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Essential Workers Are Being Treated as Expendable

Farmworkers risk their lives so Americans can eat, but they receive little protection from the virus.

April 23, 2020

Thesis project by Wesaam Al-Badry paired with special report by Madeline Leung Coleman, in The Atlantic.

Photograph of a sign in Spanish posted in the ground of a field.

Farmworkers, top, pick, sort, and pack broccoli along a conveyor system at a farm in the Salinas Valley, California. The United Farm Workers union says that many companies are not providing protection for their workers during the pandemic, despite state health guidelines.


Photo of farmworkers picking broccoli in a field with large clouds in the sky.

March and April is peak harvesting season in the Salinas Valley.


Photo of two farmworkers walking white pushing a wheeled device with fields and other farmworkers in the background.

Many farmworkers wore bandanas to protect themselves from dust, pesticides, and the sun before the pandemic. These coverings have taken on another purpose now.


Photograph of an older Hispanic man wearing a dressy cowboy hat waits to be called into the field during berry season.

A man in Watsonville, California, left, waits to be called into the field during berry season. Workers pick strawberries in Salinas, right.


Photo of farmworkers working closely together in the strawberry fields.

Farmworkers work closely together in the strawberry fields, making social distancing practically impossible.


Photograph of an outside sign attached to a building featuring a worker carrying an irrigation line, boasting of this area’s contributions to feeding the country.

A sign, featuring a worker carrying an irrigation line, boasts of this area’s contributions to the country. Nearly 400,000 people work in California’s farms.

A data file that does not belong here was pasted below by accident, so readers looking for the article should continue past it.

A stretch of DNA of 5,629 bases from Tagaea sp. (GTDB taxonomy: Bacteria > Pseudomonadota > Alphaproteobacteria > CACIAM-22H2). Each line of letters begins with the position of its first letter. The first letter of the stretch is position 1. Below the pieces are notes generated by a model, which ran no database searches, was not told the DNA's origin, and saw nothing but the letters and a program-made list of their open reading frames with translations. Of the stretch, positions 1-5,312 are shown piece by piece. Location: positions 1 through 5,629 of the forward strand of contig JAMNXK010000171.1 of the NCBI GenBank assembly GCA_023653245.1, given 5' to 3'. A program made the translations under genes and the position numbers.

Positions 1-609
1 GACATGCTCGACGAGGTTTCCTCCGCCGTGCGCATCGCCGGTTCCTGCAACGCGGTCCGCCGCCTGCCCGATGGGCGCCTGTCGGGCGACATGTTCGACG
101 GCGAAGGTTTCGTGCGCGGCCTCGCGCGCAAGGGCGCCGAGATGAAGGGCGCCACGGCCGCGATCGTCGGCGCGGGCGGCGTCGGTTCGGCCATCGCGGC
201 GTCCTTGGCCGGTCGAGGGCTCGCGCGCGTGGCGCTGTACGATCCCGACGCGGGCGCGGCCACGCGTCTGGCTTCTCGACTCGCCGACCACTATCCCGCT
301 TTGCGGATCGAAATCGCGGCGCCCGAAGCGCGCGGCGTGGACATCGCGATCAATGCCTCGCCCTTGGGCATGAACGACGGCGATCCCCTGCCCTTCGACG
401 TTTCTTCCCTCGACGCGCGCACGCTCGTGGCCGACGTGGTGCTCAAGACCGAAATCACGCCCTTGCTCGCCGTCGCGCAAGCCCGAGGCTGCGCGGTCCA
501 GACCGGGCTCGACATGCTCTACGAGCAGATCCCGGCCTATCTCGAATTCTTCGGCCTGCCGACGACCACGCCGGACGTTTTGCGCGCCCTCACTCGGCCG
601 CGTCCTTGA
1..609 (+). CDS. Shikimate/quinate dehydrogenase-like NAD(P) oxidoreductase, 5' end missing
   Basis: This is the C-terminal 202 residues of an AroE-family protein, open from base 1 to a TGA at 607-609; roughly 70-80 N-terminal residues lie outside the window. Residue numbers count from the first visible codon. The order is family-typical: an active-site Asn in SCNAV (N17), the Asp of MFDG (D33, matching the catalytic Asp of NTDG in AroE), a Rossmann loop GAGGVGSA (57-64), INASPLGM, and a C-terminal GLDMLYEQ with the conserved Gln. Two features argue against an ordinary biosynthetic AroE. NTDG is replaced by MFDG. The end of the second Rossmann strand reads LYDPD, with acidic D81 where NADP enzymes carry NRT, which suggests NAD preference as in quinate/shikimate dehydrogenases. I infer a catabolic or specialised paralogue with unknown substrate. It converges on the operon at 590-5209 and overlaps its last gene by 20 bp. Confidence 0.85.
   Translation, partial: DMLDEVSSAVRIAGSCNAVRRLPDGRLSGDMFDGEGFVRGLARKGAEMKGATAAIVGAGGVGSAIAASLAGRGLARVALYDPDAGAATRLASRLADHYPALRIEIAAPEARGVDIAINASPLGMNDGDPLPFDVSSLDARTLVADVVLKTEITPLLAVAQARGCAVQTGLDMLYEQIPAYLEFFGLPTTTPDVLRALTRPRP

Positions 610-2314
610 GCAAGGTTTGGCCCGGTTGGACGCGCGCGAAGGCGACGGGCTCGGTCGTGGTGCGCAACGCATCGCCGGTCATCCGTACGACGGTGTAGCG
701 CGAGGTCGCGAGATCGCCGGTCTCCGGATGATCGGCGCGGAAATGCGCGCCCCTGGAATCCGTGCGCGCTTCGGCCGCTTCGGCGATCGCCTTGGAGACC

Photos of people dressed in fatigues handing out bags of tomatos.

Stay-at-home orders forced some farmworkers to quit their jobs to care for their children. This economic hardship makes paying rent and buying groceries difficult, so some have turned to food banks, left, in Seaside, California, as well as free meals from school, right.


Photo of an undocumented farmworker in a parking lot after picking up food from the United Farm Workers Foundation food bank in Salinas Valley.

More than 50 percent of the country’s farmworkers are undocumented, which disqualifies them from government assistance. An undocumented farmworker picks up food from the United Farm Workers Foundation food bank in Salinas Valley.


Photo of a woman holding a young child in a sparsely furnished apartment looking outside through the window's blinds. A bed is on the floor.

A mother, along with her three children and partner, lives in company-owned affordable housing, but is now facing eviction.


Photograph of sprinklers going off in a very large field.

“The contradiction here with both state government and federal government historically is that farmworkers are excluded from many of the protections that other workers have,” said Torres of the UFW Foundation. “And yet, they are the individuals who provide our food security in this country. That irony is being exacerbated now.”


Production Staff & Crew

Wesaam Al-Badry

Wesaam Al-Badry ( 2020 )